History proves conspiracy theories are never neat, for instance in the case of the attempt to kill several members of Lincoln's cabinet along with Lincoln himself, we may never know the complete details of all those involved, yet we know there was a conspiracy beyond one man, John Wilkes Booth.
Another problem with conspiracy theories is that despite known inconsistencies with some official version of what happened, the conclusions sometimes drawn are outlandish and tend to negate the plausibility of the original theory. There are many instances of evidence, scrutinized by experts and even an official committee of congress, through the years, which point to more than one gunman from one direction having shot President Kennedy. The conclusion that it was a government plot by the CIA carries a simple caveat: when more than one person is involved in a covert action, someone is bound to spill the beans. If many people all know a secret, chances are that secret will be leaked at some point.
The lack of information leakage does not rule out a conspiracy; it only means we shouldn't jump to certain finite conclusions about the perpetrators. In the case of the events of 911, there are inconsistencies all over the place, many of which have been communicated through the marvel of the Internet, including on this blog, and many of which are overstated or false. One such mistake is that the passport of Muhammad Atta, the purported ringleader of the 911 hijackers, was found intact on the street below WTC after the collapse of the buildings. This comes from a hodge-podge of confusing misinformation, but conspiracy lovers latch onto it as fact.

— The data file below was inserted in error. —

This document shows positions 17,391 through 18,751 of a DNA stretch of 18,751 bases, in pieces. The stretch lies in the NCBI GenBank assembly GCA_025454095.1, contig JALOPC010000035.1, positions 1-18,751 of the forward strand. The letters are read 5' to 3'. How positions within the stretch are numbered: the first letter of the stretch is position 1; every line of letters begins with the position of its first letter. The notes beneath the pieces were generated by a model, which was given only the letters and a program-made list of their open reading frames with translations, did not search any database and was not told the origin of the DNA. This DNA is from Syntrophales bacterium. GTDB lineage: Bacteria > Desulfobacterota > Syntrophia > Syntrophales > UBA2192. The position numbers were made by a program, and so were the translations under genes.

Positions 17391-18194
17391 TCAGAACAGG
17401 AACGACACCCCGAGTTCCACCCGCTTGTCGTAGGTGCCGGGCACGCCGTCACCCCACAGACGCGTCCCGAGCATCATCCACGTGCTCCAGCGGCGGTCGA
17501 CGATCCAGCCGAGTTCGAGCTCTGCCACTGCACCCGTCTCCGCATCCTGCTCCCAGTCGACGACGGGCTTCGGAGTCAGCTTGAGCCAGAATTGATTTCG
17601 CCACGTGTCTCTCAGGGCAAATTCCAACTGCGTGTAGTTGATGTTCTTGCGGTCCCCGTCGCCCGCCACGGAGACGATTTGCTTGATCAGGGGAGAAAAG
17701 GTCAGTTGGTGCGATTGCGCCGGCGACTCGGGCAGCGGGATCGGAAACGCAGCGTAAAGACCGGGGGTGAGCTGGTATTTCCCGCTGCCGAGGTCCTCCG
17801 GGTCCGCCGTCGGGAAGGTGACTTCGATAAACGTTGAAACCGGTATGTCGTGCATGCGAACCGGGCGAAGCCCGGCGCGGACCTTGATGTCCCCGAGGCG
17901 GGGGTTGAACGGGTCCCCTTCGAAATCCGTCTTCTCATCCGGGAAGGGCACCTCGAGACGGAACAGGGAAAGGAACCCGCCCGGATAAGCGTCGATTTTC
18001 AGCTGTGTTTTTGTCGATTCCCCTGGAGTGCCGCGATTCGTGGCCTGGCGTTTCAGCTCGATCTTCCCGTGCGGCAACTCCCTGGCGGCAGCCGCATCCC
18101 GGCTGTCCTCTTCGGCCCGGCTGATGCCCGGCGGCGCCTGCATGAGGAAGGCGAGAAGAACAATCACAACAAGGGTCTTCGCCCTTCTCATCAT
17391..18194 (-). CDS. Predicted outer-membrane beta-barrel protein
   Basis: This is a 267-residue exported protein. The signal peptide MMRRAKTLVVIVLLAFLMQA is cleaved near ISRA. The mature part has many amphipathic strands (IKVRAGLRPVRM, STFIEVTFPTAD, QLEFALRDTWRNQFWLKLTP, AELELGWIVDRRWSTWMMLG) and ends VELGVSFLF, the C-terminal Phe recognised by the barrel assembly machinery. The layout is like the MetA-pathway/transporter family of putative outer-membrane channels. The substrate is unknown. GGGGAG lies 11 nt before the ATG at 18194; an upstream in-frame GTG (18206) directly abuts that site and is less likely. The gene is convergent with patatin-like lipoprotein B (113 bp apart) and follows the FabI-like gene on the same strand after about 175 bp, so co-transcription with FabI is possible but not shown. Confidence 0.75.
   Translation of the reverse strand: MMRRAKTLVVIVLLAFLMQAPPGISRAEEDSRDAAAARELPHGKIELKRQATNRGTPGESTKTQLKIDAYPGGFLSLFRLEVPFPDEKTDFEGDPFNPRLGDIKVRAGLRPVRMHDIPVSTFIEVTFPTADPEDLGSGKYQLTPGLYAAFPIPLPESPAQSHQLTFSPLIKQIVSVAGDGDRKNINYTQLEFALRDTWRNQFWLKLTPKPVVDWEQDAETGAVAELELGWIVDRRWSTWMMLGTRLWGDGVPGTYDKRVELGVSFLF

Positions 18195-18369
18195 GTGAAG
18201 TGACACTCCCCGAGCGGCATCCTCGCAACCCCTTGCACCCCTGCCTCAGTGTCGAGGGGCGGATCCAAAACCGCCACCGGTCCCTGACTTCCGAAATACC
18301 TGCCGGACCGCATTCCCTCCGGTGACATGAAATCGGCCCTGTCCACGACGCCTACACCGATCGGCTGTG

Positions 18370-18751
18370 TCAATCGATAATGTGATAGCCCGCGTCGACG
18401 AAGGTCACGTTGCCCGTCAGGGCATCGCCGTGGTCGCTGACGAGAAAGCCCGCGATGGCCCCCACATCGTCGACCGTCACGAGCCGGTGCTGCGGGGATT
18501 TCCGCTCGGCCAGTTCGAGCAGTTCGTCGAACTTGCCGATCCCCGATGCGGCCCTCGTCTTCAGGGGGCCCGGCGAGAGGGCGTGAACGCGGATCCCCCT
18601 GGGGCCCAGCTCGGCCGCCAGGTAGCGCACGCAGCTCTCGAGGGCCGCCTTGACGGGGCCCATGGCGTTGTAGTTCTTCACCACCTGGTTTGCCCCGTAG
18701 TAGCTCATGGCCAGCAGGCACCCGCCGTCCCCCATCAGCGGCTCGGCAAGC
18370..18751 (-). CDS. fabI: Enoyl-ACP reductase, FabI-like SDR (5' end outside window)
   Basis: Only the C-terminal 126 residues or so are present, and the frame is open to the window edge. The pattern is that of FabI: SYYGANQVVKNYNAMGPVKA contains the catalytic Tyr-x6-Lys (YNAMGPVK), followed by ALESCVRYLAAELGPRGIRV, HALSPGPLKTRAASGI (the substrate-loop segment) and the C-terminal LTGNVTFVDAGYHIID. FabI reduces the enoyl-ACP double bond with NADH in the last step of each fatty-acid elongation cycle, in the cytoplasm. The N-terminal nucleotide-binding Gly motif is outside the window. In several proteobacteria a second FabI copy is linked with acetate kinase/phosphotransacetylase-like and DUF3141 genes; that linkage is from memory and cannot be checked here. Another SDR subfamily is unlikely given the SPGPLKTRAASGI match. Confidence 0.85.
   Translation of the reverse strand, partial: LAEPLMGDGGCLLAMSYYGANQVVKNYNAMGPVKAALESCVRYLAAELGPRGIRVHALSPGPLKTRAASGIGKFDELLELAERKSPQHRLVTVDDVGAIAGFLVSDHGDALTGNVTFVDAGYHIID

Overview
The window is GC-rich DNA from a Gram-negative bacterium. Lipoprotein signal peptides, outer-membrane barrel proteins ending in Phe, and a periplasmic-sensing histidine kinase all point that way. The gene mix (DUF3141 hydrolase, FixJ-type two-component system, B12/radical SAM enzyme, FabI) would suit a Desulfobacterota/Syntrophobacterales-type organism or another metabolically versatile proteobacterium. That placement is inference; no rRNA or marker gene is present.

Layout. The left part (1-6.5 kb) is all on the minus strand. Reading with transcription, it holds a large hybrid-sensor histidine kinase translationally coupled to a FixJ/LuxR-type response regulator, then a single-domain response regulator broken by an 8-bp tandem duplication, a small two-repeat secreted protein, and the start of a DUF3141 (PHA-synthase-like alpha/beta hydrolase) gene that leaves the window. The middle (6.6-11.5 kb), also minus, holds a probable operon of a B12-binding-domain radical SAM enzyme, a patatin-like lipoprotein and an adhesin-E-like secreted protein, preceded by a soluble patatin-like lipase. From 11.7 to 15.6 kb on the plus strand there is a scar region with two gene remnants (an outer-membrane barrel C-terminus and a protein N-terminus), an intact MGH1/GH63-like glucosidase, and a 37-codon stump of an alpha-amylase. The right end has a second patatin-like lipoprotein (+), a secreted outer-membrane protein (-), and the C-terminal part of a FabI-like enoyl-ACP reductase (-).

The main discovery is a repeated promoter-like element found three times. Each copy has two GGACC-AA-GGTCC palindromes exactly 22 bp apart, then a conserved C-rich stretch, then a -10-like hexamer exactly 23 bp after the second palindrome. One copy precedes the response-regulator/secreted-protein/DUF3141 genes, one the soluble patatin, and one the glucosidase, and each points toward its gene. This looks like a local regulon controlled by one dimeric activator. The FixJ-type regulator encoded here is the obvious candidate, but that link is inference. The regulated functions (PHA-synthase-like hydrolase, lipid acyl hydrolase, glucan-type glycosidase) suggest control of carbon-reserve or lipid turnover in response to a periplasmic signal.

Then there is my first hand information from a flight attendant who knew of box cutters found hidden on several planes other than the ones used in the hijacking subsequent to September 11, 2001. I will fore go the jump to an ultimate conclusion, other than to point out that if one ponders who planted the items without being caught, it had to be employees of, or contractors working for, the airlines.
A lead story in today's Los Angeles Times, "Alarming 9/11 claim is found baseless," claims that a number of items from military and congressional analysts that indicate prior knowledge of Atta's involvement in 911 plotting is not factual. This story caught my eye because it has a troublesome aspect--for conspiracy believers it smacks of a cover up by the government. For an objective observer, at least it carries the wonder of why it's so important to quash further investigation into inconsistencies rather than to keep the files open.
In particular, Weldon and other officials have repeatedly claimed that the military analysts' effort, known as Able Danger, produced a chart that included a picture of Atta and identified him as being tied to an Al Qaeda cell in Brooklyn, N.Y. Weldon has also said that the chart was shared with White House officials, including Stephen J. Hadley, then deputy national security advisor.But after a 16-month investigation, the Intelligence Committee has concluded that those assertions are unfounded.
"Able Danger did not identify Mohammed Atta or any other 9/11 hijacker at any time prior to Sept. 11, 2001," the committee determined, according to an eight-page letter sent last week to panel members by the top Republican and Democrat on the committee.
Do the powers that be, as usual, consider us little average citizens too paranoid-prone to be able to deal with the possibility that the intelligence services in charge of protection against further domestic terrorist mayhem are incompetent? Isn't that what Able Danger really signifies, short of any full-blown conspiracy within the CIA or FBI to actually perpetrate the events of 911, isn't the real problem one of basic lack of capability to perform one's job?
That is the real danger of over weaning conspiracy theories--they lose focus on the truth underlying all the dangling unexplained facts of an event--that through human error, terrible things could happen again if changes aren't made. And the attempts by Bush, Cheney and others surrounding them, to impede and stall the report of the 911 commission, most assuredly comes from that inside knowledge of how much they really knew, and could have done--and didn't-- to prevent disaster, which they don't want us to know.